As with any invention, it is important for innovators and medical device companies to understand that there is a difference between patent novelty and commercial novelty. These two types of novelty are both important in terms of commercialization and monetization of an innovative new medical technology, but they are distinct concepts. You may have patent novelty, but not commercial novelty, or vice versa. Ideally, you would want your medical device to have both patent novelty and commercial novelty.
Under US patent law, to be patentable, a medical device invention must be new. Novelty of invention is governed by 35 U.S.C. §102, which requires the invention be novel and not anticipated by the prior art, meaning there shouldn’t be any other medical devices or literature in the world that looks just like your invention. An innovation must have patent novelty in order to be eligible for patent protection.
Commercial novelty, on the other hand, is taking a product, method or invention from one area of the marketplace into another, i.e., the product is new or novel in the particular market it is being sold in. The transition could be from one technology area or field of industry to another, or from research and development into the market. If a medical device invention is commercially novel it does not necessarily mean that the invention is also novel for patent purposes.
Understanding Commercial Novelty and Patent Novelty in Real World Applications
Take, as an example, the use of rubber gloves. Generally speaking in a medical setting, rubber gloves are a type of medical device. They serve to protect the medical care provider from diseases and viruses and other pathogens that might be transmitted by bodily fluids touching the skin. Gloves also serve a sanitary purpose. However, typical medical gloves are thin and easily punctured by needles and other sharp objects.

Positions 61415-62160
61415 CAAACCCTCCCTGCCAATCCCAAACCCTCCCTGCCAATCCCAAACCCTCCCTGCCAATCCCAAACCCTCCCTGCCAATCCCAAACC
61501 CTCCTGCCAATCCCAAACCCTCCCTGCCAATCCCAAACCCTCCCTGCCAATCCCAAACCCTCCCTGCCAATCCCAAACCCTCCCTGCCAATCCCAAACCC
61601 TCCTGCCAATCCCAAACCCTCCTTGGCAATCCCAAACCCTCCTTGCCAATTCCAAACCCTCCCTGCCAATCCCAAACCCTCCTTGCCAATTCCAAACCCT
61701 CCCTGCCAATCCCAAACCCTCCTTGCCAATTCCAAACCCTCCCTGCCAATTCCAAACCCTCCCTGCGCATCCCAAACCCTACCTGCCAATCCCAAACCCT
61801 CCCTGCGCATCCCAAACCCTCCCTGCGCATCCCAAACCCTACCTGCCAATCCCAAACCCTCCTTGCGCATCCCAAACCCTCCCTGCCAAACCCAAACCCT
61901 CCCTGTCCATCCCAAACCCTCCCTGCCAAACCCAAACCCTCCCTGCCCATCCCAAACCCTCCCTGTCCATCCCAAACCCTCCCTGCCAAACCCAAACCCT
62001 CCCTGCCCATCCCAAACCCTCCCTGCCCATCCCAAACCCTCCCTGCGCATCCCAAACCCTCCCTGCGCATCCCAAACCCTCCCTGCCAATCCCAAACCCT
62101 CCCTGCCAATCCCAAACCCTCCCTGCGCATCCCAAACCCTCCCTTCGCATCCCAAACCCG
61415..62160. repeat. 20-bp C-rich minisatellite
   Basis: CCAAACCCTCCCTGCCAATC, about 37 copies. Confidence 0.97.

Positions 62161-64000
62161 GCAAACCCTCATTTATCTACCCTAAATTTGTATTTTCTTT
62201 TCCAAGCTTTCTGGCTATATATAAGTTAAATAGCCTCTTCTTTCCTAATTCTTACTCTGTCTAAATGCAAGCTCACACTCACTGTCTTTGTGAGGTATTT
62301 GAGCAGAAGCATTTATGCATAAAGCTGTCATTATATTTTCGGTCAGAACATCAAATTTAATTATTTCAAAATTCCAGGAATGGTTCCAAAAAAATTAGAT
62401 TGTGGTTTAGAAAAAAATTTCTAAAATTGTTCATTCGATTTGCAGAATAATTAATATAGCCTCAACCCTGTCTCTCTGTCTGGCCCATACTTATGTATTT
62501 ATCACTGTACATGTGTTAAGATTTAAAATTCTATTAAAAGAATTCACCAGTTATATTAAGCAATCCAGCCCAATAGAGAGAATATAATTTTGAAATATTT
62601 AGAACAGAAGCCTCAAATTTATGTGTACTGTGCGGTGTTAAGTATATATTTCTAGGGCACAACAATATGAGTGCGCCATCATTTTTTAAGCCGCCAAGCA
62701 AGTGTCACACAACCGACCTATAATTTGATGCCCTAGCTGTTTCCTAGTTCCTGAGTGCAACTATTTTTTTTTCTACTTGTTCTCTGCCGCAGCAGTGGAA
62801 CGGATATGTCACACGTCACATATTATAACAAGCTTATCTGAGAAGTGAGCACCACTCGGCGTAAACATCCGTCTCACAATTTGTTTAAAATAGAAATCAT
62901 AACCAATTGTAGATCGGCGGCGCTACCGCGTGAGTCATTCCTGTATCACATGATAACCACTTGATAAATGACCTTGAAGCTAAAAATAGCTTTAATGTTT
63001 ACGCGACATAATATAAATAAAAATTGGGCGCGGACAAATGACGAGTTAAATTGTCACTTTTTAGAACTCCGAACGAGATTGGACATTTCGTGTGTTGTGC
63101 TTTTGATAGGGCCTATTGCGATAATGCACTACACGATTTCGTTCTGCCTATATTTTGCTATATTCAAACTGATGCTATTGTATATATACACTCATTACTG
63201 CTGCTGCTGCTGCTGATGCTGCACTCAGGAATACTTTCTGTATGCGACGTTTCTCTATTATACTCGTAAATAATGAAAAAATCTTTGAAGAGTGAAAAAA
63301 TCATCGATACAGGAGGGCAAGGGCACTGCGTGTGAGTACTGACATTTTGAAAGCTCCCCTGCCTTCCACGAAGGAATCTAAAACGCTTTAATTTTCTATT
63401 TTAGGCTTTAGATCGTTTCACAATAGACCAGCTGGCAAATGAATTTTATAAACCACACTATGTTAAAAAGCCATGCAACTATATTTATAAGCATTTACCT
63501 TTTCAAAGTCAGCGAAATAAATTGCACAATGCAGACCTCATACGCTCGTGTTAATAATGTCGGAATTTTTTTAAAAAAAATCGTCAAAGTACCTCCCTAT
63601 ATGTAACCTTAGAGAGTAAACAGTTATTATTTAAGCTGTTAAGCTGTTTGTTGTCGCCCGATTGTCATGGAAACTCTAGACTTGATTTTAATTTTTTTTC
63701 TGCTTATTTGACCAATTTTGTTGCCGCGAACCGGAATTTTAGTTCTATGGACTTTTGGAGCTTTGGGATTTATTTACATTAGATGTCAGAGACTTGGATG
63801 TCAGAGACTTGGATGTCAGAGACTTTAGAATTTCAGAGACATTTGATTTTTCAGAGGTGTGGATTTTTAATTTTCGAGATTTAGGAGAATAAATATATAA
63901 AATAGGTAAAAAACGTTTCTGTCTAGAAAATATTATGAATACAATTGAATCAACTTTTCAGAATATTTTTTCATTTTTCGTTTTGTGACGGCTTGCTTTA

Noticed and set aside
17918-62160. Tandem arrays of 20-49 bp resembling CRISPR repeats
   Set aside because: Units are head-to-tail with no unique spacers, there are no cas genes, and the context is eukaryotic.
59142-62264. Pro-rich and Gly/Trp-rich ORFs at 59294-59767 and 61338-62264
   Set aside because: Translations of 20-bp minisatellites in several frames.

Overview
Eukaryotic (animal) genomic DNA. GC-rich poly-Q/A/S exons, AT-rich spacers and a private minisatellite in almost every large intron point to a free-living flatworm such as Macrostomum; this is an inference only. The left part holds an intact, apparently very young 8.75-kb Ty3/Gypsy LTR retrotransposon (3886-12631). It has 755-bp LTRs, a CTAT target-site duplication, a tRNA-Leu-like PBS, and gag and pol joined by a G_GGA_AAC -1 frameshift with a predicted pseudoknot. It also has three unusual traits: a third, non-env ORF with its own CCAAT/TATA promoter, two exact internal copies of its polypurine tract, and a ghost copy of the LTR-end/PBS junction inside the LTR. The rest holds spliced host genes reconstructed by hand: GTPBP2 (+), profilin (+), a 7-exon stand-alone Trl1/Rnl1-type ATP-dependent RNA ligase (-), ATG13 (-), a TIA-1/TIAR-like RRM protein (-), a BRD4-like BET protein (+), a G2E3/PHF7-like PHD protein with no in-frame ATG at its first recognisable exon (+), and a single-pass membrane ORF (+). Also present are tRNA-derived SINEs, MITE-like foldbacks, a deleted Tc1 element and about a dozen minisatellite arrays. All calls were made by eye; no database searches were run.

Yet rubber gloves are used in other industries, and those gloves are designed to be quite strong and puncture resistant. Gloves like this are used for construction work, masonry, work involving acid washes, and related construction industry processes. These tough, rubber gloves can be purchased at the hardware store.
Taking construction-grade rubber gloves, redesigning them to be easily usable by medical care providers, and then marketing them to the healthcare industry is a good example of commercial novelty. But simply finding a new commercial use for the gloves does not mean you can obtain a patent on the construction-grade rubber gloves. In order to patent puncture resistant gloves, it is not enough to use them in a novel way; you must invent a new glove — maybe with a new process or a new polymer or some new combination of raw materials, in order to establish patent novelty.
When You Have A Novel Medical Invention, Contact Us
If you need more information about the novelty requirements for patentability for your medical device invention, we would be more than happy to discuss your particular situation with you. Please do not hesitate to contact an experienced patent attorney at Rapacke Law Group. Contact us today to schedule a free initial consultation with one of our attorneys.